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Retrocession helps shield SCOR from losses, ILS untouched


French reinsurance firm SCOR felt the benefit of its retrocession program in 2017, recording net positives to its balance-sheet as it shielded the reinsurer from higher impacts from losses, but SCOR’s insurance-linked securities (ILS) coverage was untouched, as its Atlas cat bond escaped from the 2017 catastrophes.

SCOR has reported its full-year 2017 results, a year in which its gross premiums written rose by 8.6% (at constant exchange rates) to almost EUR 14.8 billion, with growth seen across the business from life to property and casualty risks.

The company beat analyst consensus on net income, with the P&C reinsurance unit driving performance, while the life business was somewhat weaker in the fourth-quarter.

SCOR’s combined ratio in P&C reinsurance came in below expectations, helping to boost income at the unit despite the hits from catastrophe events including the California wildfires. Retrocession is one reason for the better than forecast performance of this unit, as SCOR made recoveries under its program during Q4 and for the full-year.

The retrocession SCOR benefited from was not from its catastrophe bonds though, despite the firms Atlas IX Capital 2015 transaction having been seen as one of the most at risk from losses due to the hurricanes.

SCOR said that its retrocession program worked as planned though, helping to shield it from losses. In fact its full-year P&C losses from catastrophes came in at EUR 591 million from the hurricanes and Mexican earthquakes, after retrocession, which is down from Q3 2017.

It’s likely the influence of retro recoveries as well as clarification over loss amounts that helped to bring this number down a little.

The reinsurer reported that the California wildfires in Q4 2017 added another EUR 91 million to its loss tally in P&C reinsurance.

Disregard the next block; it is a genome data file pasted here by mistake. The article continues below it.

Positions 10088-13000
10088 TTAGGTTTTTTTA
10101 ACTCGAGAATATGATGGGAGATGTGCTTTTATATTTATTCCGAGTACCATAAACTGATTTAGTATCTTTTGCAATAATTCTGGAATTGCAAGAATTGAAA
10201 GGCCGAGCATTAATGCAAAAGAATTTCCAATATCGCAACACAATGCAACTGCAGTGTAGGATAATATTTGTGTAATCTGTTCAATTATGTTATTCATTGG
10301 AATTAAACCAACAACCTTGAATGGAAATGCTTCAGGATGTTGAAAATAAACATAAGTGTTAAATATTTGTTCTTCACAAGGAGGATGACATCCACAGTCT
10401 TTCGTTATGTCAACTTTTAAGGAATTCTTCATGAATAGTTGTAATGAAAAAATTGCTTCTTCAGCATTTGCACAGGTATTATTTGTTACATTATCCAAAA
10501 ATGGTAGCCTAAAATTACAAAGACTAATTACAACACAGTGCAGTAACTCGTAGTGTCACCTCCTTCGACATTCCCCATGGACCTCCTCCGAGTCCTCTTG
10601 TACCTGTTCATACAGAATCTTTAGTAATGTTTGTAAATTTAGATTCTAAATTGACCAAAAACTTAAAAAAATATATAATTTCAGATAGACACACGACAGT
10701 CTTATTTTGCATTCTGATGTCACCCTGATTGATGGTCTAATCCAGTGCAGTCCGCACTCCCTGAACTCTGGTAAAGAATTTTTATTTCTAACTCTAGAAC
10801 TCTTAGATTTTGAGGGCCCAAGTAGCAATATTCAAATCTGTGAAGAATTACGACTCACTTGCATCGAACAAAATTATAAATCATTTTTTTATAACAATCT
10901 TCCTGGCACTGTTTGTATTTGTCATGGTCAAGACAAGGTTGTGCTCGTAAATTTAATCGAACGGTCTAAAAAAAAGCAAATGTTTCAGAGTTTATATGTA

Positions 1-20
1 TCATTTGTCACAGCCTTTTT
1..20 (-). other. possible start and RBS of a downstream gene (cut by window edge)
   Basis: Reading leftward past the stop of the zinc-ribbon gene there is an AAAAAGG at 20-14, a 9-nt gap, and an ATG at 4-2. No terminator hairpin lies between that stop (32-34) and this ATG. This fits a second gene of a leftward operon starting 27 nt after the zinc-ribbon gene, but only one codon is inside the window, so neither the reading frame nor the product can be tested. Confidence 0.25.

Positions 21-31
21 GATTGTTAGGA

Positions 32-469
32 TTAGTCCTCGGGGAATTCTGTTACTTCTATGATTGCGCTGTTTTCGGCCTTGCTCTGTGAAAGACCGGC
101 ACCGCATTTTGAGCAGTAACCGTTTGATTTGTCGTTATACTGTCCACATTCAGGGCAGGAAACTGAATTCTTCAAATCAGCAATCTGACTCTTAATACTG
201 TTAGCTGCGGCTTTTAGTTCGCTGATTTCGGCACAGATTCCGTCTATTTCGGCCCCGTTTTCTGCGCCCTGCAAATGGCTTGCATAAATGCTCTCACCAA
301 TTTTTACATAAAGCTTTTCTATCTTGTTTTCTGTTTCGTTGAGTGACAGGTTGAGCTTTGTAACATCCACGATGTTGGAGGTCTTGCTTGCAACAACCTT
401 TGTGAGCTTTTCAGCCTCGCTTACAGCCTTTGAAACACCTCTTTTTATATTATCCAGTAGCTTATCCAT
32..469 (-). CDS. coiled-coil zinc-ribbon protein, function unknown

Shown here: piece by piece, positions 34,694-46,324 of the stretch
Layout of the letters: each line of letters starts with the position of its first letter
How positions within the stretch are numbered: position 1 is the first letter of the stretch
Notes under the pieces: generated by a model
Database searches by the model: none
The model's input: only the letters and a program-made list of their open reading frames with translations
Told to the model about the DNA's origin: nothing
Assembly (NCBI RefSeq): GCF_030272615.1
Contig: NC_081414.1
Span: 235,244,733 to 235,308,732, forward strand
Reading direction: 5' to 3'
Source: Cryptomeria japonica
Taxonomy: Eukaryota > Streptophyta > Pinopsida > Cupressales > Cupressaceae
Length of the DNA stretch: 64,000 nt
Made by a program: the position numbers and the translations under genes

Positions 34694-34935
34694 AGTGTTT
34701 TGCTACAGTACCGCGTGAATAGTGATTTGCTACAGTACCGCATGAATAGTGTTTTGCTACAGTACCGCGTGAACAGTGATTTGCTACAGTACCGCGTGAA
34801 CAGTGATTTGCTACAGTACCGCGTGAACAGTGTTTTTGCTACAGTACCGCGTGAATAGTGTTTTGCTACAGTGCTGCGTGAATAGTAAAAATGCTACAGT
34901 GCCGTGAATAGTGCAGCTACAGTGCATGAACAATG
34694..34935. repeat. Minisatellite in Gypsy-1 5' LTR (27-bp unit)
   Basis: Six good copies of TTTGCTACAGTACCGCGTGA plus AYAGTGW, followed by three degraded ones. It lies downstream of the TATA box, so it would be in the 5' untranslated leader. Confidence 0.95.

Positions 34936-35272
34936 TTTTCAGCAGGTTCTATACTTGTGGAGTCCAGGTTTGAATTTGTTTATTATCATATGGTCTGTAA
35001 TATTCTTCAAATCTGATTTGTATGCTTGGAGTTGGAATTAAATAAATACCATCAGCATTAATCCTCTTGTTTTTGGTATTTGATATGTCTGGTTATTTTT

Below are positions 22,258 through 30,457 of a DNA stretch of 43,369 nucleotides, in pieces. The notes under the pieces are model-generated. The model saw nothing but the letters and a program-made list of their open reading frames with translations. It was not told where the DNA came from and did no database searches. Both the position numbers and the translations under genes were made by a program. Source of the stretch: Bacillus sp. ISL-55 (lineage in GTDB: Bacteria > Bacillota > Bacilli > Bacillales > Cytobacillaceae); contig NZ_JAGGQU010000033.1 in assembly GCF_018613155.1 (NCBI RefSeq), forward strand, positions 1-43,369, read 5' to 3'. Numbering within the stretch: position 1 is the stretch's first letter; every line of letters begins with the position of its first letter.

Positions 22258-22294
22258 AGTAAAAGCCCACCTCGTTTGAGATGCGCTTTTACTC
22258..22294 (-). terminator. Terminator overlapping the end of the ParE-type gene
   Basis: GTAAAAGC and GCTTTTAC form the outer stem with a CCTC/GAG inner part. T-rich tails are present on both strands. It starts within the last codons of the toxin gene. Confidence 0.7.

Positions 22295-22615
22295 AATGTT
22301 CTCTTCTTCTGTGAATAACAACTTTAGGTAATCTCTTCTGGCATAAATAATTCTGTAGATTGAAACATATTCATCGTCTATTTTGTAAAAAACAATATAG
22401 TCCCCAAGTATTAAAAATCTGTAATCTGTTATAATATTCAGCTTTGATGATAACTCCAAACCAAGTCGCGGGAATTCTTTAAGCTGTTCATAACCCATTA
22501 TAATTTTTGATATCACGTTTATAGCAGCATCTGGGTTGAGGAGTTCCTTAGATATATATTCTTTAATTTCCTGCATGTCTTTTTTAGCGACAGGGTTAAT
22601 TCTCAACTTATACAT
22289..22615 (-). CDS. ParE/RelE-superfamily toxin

Retrocession had a net positive effect to SCOR’s 2017 annual results of EUR 398 million, compared to a net negative in 2016 of minus EUR 388 million, which shows just how the retrocession responded to the year’s heavy loss experience. EUR 288 million of the positive effects of retro was for the P&C business in 2017.

In the fourth-quarter SCOR reported a net positive effect of retrocession at EUR 129 million, compared to minus EUR 64 million in 2016, EUR 87 million of which was for the P&C reinsurance segment.

SCOR notes its P&C reinsurance segments “optimal retrocession coverage.” Retro has been an area of the business at SCOR that has always had a significant focus, as the company leverages it to protect its balance-sheet and shareholders and in 2017 the company said that its retro program “worked as planned.”

Commenting on the reinsurers results, Denis Kessler, Chairman & Chief Executive Officer of SCOR, said, “2017 was marked by an exceptional series of major natural catastrophes. SCOR successfully passed this real-life stress test, once again demonstrating the resilience of its business model and its shock-absorbing capacity. This confirms the relevance of our strategy based on a controlled risk appetite, an optimized risk composition, a balanced business model between Life and P&C reinsurance, and a robust capital shield through retrocession and ILS.

“SCOR accomplished its mission in 2017, honoring all its commitments to its clients and contributing to the protection of hundreds of thousands of people severely affected by catastrophes, while managing to deliver a good set of results. SCOR is pursuing its active shareholder remuneration policy, with a dividend of EUR 1.65 per share, to be approved by the Annual General Meeting. The Group is fully mobilized to reach the strategic targets set out in “Vision in Action”.”

Leveraging retrocession and the capital markets or ILS as tools to absorb shocks to its business has been working for SCOR and had the losses of 2017 been more severe the company would have felt the benefits of a recovery on its Atlas catastrophe bond as well.

Additionally, the firms contingent capital arrangement could also have been another shock absorber for the balance-sheet, had the losses been more severe.

So as a result, SCOR has benefitted from the support of its retrocessionaires in 2017, some of which will have been sourced through collateralized, capital markets backed underwriters, we’d assume.

But the company maintains its capital markets protection through its catastrophe bonds, ILS and sidecar, totalling $630 million in protection against catastrophe losses and mortality events.

Additionally, SCOR goes into 2018 with its EUR 300 million contingent capital protection still intact as well, providing another buffer against future shocks.

Finally, SCOR grew its book at 1/1 2018, as we reported here, but also added more retrocessional coverage as well. So for the year ahead the company maintains a significant buffer against major loss experience, demonstrating the importance placed on these protections at the reinsurer.

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